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Study abroad culture shocks: Limerick, Ireland

Limerick%2C+Ireland%2C+is+a+popular+study-abroad+destination+for+many+Clemson+students.
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Limerick, Ireland, is a popular study-abroad destination for many Clemson students.

Studying abroad is an excellent opportunity for students to explore new cultures and embrace a different style of learning and living. However, it can often lead to culture shocks that require adapting to a different cultural environment. I experienced this firsthand while studying abroad in Limerick, Ireland, this spring semester.

My Ireland campus is very similar to Clemson; however, there is no dining hall, and students are expected to either bring a lunch or buy food at one of the many restaurants and cafes on campus. One of the restaurants is a pub, where students, faculty and staff can get a pint, a slang term for beer. This was one of the biggest shocks; I had never heard of a bar or pub on campus, but this is normal for the Irish university.

Ireland’s crosswalks were another shock that took some time to adjust to. In Ireland, cars drive on the opposite side of the road. In the United States, you typically look right then left before crossing the street. In Ireland, you have to look left and then right. Sometimes, it will even tell you which way to look before crossing.

While Ireland is different from other countries, some of the biggest shocks I have experienced are with the university system, including the structure of classes. Instead of being called classes, they are referred to as modules. Each module contains a lecture and a tutorial. The lectures usually hold 30 or more students, while tutorials are small groups of 10 students to discuss what was taught in the lecture. There is typically only one two-hour lecture and one one-hour tutorial per module per week. The structure of assignments is also different. Instead of having multiple essays, projects or exams throughout the semester, most modules only have one midterm and one final.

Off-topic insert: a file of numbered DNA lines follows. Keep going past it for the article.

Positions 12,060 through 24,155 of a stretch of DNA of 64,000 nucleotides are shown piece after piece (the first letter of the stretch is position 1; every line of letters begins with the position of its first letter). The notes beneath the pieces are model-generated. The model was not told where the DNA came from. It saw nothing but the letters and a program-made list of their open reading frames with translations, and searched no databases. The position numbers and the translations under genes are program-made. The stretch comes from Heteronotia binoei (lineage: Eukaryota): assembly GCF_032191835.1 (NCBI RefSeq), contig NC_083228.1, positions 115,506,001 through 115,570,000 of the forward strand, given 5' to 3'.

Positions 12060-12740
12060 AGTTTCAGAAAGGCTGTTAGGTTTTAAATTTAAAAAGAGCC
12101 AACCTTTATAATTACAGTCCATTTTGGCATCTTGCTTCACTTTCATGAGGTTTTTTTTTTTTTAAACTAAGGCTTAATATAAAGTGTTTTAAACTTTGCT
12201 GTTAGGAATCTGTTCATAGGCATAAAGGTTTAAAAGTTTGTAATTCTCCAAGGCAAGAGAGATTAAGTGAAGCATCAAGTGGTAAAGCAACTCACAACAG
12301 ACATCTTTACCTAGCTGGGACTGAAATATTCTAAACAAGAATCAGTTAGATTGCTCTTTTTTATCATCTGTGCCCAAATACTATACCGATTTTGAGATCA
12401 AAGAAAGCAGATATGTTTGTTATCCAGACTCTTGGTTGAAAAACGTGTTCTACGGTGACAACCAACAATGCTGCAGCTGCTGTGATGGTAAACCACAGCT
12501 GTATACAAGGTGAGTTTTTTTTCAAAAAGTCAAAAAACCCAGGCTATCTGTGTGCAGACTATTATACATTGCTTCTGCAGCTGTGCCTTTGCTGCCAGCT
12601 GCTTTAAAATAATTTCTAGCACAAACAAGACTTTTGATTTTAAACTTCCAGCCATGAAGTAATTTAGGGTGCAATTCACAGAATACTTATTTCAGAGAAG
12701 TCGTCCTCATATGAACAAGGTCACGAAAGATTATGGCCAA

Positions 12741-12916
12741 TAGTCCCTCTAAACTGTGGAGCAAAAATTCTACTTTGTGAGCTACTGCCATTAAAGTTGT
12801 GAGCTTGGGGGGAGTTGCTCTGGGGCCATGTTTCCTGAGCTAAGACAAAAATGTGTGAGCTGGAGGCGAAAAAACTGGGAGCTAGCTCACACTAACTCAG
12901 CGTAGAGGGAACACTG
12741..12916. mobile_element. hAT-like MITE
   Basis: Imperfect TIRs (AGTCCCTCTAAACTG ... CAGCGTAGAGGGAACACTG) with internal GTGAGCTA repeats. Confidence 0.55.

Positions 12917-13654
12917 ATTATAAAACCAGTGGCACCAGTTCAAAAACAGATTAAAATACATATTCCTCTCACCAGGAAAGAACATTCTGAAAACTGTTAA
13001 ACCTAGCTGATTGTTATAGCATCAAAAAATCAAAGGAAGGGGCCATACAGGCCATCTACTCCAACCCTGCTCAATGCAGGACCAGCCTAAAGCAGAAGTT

I also found it interesting that, for international students, we officially registered for modules two weeks after they started. These two weeks were referred to as a trial period to give students a feel for their modules before committing to them. This is similar to an add/drop period, except students are not officially registered for classes. To access the course, students had to get permission from the professor to be added to the modules.

While it has taken some time to adjust, it’s been a great experience to see how education, amongst other things, differs from typical American culture. I look forward to continuing to explore more of Irish culture!

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Alexis Williams, Senior Reporter
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